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Stephen Port seemed like your normal Grindr date, but he's anything but. Read more about how the British man murdered four men through the dating app.

Stephen Port: The crazed chemsex killer who haunted the UK

Ladies, gents, and non-binary buds, we need to remember the horrors that await us if we’re not careful on dating apps. No matter what your sexuality is, what app you’re on, the danger of being attacked, robbed, or worse, murdered, while on an online date is becoming higher. 

People like Stephen Port aren’t just a Lifetime movie villain come to life, they’re a real problem with finding love in the digital age. The 39 year old man took to the internet to pick off his victims, mostly using the gay dating app Grindr to find him young men. 

But if the men took the bait and messaged Stephen Port back, they were in for a night that would end in tragedy. Between June 2014 and September 2015, Port raped and murdered four men through his evil scheme. 

Stephen Port seemed like your normal Grindr date, but he's anything but. Read more about how the British man murdered four men through the dating app.

The dream persona of Port

To lure in his victims, Port created himself an ideal dating persona for men to approach. Coming up with a story of an Oxford-educated man with military experience in the Royal Navy, Port lied his way into their hearts.

In real life, Port was from Dagenham in East London, growing up as mostly a loner. A victim of bullying, Port kept to himself for the majority of his childhood. Even as a grown man, Port was a bit bizarre. His neighbor noted him often playing with children’s toys, and having a peculiar childlike personality. 

Drugging a part time escort

Port took his first victim in June of 2014 when he hired 23-year-old escort Anthony Walgate the evening of the 17th. The two agreed to meet up at Barking Station and headed to Port’s apartment. Two days later, Port called emergency services saying a young man had collapsed outside his flat, though not sure why.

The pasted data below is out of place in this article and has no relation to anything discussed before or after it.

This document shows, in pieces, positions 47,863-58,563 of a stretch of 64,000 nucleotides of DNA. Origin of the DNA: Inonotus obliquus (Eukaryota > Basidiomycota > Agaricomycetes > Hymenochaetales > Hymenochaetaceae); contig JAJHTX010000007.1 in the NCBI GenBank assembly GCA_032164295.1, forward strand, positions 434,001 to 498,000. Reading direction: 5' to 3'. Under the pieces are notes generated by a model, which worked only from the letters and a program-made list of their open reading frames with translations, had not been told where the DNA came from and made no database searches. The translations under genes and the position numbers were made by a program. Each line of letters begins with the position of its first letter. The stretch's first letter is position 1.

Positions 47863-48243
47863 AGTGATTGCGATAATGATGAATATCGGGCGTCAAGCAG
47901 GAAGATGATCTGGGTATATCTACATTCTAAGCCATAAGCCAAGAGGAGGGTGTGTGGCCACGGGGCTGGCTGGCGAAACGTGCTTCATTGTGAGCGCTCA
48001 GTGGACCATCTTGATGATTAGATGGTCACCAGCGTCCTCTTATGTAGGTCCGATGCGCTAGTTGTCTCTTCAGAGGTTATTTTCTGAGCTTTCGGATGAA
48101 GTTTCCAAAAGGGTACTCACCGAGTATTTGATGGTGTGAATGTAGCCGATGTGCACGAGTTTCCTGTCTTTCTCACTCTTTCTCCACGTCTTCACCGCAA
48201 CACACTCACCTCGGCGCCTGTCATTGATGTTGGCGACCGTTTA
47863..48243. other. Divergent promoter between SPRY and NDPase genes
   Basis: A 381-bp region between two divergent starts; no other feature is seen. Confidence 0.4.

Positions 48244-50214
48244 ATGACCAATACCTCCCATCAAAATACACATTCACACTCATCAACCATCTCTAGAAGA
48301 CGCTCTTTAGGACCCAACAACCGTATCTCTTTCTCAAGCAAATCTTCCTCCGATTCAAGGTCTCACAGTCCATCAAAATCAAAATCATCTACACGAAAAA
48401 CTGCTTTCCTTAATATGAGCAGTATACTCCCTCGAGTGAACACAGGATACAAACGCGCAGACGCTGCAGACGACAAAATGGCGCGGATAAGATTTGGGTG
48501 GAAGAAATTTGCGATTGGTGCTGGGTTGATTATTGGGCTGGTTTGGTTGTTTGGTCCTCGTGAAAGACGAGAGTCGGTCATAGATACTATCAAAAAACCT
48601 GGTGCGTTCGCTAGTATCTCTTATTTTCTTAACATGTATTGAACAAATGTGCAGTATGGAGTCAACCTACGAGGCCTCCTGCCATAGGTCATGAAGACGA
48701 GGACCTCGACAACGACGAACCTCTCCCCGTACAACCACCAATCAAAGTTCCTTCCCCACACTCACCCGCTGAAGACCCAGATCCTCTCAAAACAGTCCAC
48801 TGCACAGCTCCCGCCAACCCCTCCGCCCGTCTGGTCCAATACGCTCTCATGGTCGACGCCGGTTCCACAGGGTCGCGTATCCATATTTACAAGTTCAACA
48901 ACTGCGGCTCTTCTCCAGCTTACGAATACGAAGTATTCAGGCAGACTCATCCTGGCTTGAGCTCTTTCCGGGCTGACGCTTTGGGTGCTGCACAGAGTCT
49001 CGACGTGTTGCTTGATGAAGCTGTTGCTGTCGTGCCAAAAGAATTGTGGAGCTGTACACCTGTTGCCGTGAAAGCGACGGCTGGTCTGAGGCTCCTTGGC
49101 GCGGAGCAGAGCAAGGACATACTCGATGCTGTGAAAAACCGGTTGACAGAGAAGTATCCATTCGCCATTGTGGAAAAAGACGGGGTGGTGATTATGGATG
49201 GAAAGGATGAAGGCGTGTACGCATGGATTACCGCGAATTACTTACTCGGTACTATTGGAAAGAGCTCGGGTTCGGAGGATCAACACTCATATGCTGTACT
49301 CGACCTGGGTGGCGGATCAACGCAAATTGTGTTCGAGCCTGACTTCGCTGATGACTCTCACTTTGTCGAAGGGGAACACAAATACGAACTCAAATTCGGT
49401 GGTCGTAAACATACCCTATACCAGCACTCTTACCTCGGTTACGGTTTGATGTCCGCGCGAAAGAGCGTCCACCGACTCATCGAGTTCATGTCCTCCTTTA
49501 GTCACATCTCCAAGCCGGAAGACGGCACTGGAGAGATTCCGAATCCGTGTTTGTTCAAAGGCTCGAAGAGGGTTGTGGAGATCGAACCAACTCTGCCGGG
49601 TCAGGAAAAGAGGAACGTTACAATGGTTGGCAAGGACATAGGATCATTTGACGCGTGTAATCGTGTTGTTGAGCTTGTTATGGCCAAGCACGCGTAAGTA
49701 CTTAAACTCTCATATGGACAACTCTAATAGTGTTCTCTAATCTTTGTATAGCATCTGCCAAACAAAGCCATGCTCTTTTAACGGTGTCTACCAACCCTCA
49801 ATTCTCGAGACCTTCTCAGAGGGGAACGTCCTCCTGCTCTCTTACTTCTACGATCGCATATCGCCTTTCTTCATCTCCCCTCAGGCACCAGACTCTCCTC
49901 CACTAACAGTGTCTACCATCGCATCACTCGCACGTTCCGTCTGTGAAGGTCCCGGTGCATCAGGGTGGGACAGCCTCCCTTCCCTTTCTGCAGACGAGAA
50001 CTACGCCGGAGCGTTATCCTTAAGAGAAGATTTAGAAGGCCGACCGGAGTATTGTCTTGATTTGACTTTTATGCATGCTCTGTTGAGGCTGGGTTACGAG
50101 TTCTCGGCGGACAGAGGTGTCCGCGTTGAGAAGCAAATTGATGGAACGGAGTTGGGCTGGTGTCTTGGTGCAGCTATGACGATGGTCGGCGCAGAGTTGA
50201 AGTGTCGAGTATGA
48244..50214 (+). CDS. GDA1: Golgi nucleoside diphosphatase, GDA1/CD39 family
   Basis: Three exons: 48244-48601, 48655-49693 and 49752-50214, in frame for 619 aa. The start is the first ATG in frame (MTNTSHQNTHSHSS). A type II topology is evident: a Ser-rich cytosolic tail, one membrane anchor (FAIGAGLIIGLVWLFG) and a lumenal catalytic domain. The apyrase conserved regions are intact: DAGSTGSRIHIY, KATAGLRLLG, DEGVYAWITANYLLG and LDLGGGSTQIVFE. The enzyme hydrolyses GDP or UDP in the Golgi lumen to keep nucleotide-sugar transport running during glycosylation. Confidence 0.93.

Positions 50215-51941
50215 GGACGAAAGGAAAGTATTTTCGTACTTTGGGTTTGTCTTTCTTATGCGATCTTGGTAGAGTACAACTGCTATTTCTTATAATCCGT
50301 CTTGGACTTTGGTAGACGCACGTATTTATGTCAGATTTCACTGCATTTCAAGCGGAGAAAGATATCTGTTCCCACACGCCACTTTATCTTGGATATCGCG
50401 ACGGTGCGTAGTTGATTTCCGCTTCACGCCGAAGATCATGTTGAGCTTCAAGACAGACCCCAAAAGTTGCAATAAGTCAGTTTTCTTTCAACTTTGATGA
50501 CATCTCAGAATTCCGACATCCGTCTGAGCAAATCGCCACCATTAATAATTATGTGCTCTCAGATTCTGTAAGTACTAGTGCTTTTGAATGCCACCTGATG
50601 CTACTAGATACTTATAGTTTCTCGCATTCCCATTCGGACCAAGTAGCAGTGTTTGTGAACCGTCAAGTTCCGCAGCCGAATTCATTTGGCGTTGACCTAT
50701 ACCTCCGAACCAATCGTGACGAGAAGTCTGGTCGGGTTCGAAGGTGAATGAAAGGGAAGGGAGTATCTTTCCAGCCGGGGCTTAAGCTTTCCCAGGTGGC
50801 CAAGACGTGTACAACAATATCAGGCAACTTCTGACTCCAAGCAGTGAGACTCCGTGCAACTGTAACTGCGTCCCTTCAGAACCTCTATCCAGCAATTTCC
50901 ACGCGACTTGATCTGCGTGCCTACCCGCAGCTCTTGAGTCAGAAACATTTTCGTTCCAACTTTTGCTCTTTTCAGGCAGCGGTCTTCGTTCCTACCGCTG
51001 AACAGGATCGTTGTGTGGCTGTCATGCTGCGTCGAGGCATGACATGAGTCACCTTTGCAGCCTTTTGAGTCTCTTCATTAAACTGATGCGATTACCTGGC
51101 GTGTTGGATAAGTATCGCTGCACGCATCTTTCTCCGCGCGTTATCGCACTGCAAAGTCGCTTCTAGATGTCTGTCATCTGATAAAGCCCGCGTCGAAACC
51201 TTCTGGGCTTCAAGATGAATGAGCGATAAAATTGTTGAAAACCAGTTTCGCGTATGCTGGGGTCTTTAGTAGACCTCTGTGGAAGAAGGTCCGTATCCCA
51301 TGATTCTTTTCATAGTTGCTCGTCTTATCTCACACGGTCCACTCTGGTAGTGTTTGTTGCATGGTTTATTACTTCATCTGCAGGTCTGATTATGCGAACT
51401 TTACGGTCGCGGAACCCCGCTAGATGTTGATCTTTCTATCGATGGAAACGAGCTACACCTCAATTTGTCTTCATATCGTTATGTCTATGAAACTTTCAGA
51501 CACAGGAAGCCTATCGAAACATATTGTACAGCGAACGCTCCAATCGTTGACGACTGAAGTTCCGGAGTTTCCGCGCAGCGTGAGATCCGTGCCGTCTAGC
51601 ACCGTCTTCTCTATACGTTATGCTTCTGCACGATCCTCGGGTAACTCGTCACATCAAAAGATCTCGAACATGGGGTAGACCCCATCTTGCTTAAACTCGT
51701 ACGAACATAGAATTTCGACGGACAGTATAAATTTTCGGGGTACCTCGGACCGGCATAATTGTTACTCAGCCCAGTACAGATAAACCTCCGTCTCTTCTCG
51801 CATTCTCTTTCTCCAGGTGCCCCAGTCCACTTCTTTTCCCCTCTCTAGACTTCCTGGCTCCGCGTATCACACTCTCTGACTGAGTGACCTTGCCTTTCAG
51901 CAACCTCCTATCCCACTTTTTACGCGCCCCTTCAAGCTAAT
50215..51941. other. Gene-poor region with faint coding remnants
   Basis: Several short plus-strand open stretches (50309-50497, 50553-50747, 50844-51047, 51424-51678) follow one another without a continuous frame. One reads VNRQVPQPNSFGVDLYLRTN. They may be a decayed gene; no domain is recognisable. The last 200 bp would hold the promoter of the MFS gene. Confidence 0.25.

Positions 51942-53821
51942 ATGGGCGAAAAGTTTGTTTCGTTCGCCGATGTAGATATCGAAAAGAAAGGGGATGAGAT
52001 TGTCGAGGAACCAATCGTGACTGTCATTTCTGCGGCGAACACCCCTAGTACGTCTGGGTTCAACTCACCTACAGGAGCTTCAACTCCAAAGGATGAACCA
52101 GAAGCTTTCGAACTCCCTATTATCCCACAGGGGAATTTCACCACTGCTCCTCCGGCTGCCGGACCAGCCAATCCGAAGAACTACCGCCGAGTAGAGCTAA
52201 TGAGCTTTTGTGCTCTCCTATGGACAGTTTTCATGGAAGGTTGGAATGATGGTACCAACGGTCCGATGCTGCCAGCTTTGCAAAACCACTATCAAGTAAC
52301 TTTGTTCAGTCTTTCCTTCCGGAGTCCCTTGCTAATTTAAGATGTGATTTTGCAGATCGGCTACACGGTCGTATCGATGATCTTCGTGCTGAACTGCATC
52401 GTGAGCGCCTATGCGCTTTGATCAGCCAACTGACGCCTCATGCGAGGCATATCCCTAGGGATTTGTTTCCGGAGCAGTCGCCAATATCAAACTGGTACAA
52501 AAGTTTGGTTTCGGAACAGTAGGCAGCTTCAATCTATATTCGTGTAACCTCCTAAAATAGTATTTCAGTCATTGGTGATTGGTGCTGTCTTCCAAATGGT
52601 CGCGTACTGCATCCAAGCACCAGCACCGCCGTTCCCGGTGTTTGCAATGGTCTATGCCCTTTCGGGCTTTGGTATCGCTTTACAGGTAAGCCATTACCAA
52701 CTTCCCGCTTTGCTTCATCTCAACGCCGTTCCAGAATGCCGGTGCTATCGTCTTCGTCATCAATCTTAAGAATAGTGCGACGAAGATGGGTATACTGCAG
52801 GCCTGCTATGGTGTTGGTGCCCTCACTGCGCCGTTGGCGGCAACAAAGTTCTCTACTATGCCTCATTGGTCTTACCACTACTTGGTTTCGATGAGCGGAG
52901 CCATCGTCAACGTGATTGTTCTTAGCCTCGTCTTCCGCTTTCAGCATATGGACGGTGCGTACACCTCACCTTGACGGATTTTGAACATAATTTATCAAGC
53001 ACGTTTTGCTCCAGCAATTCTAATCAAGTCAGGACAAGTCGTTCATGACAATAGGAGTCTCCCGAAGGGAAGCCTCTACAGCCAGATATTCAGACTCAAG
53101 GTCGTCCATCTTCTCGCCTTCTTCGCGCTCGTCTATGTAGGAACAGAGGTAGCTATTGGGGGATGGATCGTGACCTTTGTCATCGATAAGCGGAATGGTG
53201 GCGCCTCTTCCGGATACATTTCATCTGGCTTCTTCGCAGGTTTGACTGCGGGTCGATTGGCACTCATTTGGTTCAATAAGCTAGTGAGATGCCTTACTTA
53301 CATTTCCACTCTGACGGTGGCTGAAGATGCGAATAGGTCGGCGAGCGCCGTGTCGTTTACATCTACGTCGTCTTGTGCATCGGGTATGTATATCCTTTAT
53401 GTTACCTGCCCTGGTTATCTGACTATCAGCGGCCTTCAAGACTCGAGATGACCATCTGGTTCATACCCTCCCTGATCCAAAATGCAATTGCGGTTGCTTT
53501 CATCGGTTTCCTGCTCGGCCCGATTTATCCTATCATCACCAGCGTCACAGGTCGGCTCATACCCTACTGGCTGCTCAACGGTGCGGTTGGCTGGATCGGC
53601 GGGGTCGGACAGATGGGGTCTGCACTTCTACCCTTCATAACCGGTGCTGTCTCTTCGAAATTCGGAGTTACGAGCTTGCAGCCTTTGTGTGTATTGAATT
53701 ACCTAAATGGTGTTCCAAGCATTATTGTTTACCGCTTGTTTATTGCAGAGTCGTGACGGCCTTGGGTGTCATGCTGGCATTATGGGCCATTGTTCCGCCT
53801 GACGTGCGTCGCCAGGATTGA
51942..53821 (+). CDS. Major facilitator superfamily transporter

In reality, Port had drugged Walgate with a combination of the date rape drug gamma-Hydroxybutyric acid, poppers, Viagra, meth, and bath salts. After raping him several times, Port put him outside and called emergency services to distance himself from Walgate’s death. 

He couldn’t keep the story about Walgate’s death straight though, and police charged Port with perverting the court of justice in March 2015. He was in jail for 8 months, but released without issue and electronically tagged.

Stephen Port seemed like your normal Grindr date, but he's anything but. Read more about how the British man murdered four men through the dating app.

Three copycat murders

Walgate was far from Port’s last murder though. Between August 2014 and September 2015, Port lured three more men through Grindr into his evil plan. Gabriel Kovari, Daniel Whitworth, and Jack Taylor were all killed in a similar fashion. 

All three were raped and killed using the same combination of drugs used on Walgate. Unlike Walgate, who Port called emergency services for, Port left the other three bodies in the graveyard of the Church of St. Margaret of Antioch in Barking. For extra points, Port even left a suicide note with Whitworth’s body, saying he killed Kovari and killed himself out of guilt. 

Improper DNA testing takes some time to catch Port

Similar to Walgate’s death as well, the police failed to properly collect DNA evidence from the crime scene for any of the three murders found at the graveyard. Especially when a bottle of liquor and a bedsheet was found, police didn’t test it, thinking it was an open and shut overdose case. 

But all three bodies were left as open inquires, meaning police may not have evidence to prove this was a murder, but the cause of death is extremely suspecious. Finally, police connected these deaths back to Walgate’s, and put out an arrest warrant for Port. Port was charged with rapes and murders of all four men, along with three other rape charges and 10 counts of drugging people.

Easily, Port was found guilty on all charges, and given a life in prison without parole. But even after Port was put away, police were still questioned on why it took so long to find the “Grindr Killer”. A lot of mistakes were made by police, which could have prevented Stephen Port from striking any further had he been apprehended sooner. 

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